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What to Know About Driving While License Revoked (DWLR) in Michigan

Home Blog Driver's License Restoration What to Know About Driving While License Revoked (DWLR) in Michigan

This article will be a close-up look at a revoked license charge (Driving While License Revoked, or DWLR, for short) in Michigan. It is intentionally separate from the last installment on this blog examining suspended license charges. Although the offenses of driving while license suspended license and driving while license revoked are both covered under the same law, there is one key difference that, just by itself, merits giving each its own, separate treatment.

A revoked license charge can have serious consequences for a person’s eligibility to get his or her license back.That difference is essentially that, unlike suspensions, the majority of license revocations are the result of multiple DUI convictions. Getting caught driving after having one’s license yanked for 2 or more DUI’s is always worse than if one’s license was merely suspended for something non-alcohol related. Since that’s the most common basis for a DWLR charge, we’ll omit any discussion of revocations for things like driving and causing a death, or a serous injury.

To be sure, those kinds of cases do arise often enough. My team and I have handled plenty of revoked license charges for people who lost the ability to drive for reasons other than multiple DUI convictions. However, for every 1 of those, we probably see 100 DWLR cases for having racked up multiple DUI’s. Accordingly, what we’ll cover here applies generally to all revoked license case, although our main focus will primarily be on those who can’t drive because of 2 or more DUI convictions.

As pointed out in that previous article about suspended license cases – there are basically 2 reasons why people lose their driving privileges:

  1. Anything DUI-related, and
  2. Everything else.

The simple fact is that anyone who can’t legally drive because he or she got caught driving drunk (and in revoked license cases, that almost always means it’s happened multiple times) is seen as both a risk on the road AND someone who doesn’t obey the law. Neither is good, and together, they’re even worse.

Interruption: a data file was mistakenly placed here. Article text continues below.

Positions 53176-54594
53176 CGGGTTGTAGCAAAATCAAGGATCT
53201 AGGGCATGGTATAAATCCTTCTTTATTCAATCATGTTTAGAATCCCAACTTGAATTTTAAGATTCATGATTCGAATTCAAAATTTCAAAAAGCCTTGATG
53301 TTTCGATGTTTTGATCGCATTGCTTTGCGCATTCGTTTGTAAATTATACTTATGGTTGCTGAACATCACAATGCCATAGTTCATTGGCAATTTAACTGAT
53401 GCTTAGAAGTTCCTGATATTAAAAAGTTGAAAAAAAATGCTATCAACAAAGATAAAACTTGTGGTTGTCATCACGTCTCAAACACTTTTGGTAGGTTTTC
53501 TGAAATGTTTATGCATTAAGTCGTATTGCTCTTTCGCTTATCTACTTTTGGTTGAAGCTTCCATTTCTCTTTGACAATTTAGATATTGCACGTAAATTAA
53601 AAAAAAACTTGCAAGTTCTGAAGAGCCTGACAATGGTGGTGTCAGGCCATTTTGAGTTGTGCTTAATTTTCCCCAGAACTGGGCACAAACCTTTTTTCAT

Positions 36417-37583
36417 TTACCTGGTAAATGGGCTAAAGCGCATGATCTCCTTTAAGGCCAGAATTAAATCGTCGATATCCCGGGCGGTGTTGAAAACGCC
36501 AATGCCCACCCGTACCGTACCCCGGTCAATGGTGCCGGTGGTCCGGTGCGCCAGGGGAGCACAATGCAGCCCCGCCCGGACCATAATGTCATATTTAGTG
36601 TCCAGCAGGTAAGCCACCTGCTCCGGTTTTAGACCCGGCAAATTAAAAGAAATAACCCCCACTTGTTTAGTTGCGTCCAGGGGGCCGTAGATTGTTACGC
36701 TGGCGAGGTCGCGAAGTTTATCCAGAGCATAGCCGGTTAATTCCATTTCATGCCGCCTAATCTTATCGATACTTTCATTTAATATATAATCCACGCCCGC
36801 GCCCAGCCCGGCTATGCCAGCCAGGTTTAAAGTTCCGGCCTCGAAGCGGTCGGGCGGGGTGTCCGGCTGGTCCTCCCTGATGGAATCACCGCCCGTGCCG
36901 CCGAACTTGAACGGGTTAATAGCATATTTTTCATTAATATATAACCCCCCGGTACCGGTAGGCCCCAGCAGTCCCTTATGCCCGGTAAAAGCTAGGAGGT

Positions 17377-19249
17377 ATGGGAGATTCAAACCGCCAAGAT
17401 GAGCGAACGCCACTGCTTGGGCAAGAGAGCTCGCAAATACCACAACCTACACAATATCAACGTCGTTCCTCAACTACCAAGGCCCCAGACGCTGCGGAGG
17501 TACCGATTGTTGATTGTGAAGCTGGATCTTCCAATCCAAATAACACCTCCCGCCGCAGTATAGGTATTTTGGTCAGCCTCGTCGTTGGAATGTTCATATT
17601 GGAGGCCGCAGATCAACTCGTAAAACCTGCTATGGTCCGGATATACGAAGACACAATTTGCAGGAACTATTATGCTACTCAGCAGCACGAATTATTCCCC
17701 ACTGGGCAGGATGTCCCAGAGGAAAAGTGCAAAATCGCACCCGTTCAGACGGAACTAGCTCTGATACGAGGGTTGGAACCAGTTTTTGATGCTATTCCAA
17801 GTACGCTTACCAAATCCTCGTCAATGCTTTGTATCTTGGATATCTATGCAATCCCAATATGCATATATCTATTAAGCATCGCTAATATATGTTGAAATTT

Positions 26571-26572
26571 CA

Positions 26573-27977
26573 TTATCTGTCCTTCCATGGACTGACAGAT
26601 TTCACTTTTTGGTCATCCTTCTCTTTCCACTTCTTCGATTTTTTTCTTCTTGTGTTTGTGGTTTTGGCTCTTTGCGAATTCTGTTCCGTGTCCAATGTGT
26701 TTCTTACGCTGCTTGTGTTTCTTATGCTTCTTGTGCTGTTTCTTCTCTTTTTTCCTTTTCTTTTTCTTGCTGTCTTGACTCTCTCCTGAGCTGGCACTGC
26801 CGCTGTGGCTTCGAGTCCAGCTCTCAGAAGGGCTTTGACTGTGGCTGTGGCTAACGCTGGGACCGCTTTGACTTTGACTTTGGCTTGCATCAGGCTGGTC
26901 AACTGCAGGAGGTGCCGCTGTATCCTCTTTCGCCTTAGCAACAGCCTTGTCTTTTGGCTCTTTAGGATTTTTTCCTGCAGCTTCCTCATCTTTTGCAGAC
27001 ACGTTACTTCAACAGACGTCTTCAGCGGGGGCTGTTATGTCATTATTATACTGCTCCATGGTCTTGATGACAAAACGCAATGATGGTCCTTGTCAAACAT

This stands in stark contrast to those cases where a person can legitimately claim they weren’t aware their license had been suspended.

Of course, a defense of being unaware won’t hold any water for someone has been revoked as the result of 2 or more DUI convictions.

This isn’t some set-up to scare the reader. My team and I can manage the legal fallout from a revoked license charge; we’ve done it thousands and thousands of times. However, the simple fact is that going to court for getting caught driving after having had one’s license revoked for too many DUI convictions is serious, and certainly much more so than for having simply forgotten to renew it, or something benign, like that.

One of the most important aspects of the way my team and I handle these cases comes from our specific practice concentration in DUI and driver’s license restoration cases. We deal with the driver’s license rules all day, every day. Our firm handles over 200 license appeal matters every year, and every bit as many DUI’s and suspended and revoked license cases, as well.

It is important to understand that a revoked license charge, just like a DUI case, involves both the criminal law that will be handled in court, and the adminstrative driver’s license rules and penalties that are applied separately, by the Michigan Secretary of State. Of course, what happens in court determines exactly what, if any, such penalty will be applied to a person’s driving record.

That, in turn, will directly impact his or her future ability to move forward with any kind of license appeal to regain driving privileges.

Although handling a revoked license charge can get very complicated, here’s what matters in this discussion: If a person whose license has been revoked after multiple DUI’s has ANYTHING go on his or her driving record, it will cause it to be re-revoked all over again for the same length of time as the original revocation. This means either another 1 or 5 years, and that effectively kills any chance to file a license appeal in the near future.

On top of that, it just never helps a license appeal when someone has been caught driving while in revoked status. One of the most overlooked parts of the main rule governing driver’s license restoration cases requires the person to prove, by what is defined as “clear and convincing evidence,” that he or she has “the ability and motivation to drive safely, and within the law.”

It doesn’t take a genius to figure out that having anything on his or her record as a result of driving with a revoked license is really the EXACT OPPOSITE of driving “within the law.”

This makes it ultra important for us to find a way to avoid having anything go on our client’s driving record. That makes sense, but the finer point is often missed.

We have handled countless license appeals for people whose eligibility to file a formal driver’s license restoration appeal had been delayed because of driving while in revoked license status. Many of them had previously hired some lawyer, who, without fully understanding the nuances of the law, accepted what sounded like a really great plea bargain that still resulted in the client being re-revoked.

Here again, we have to look to the rather simple explanation for how this works: If a person whose license is revoked gets caught driving (and we’ll see an example of what “caught” means shortly) at any time, then the Michigan Secretary of State MUST impose what is called a “mandatory additional” revocation. Let’s look at a few hypothetical examples to make this clear: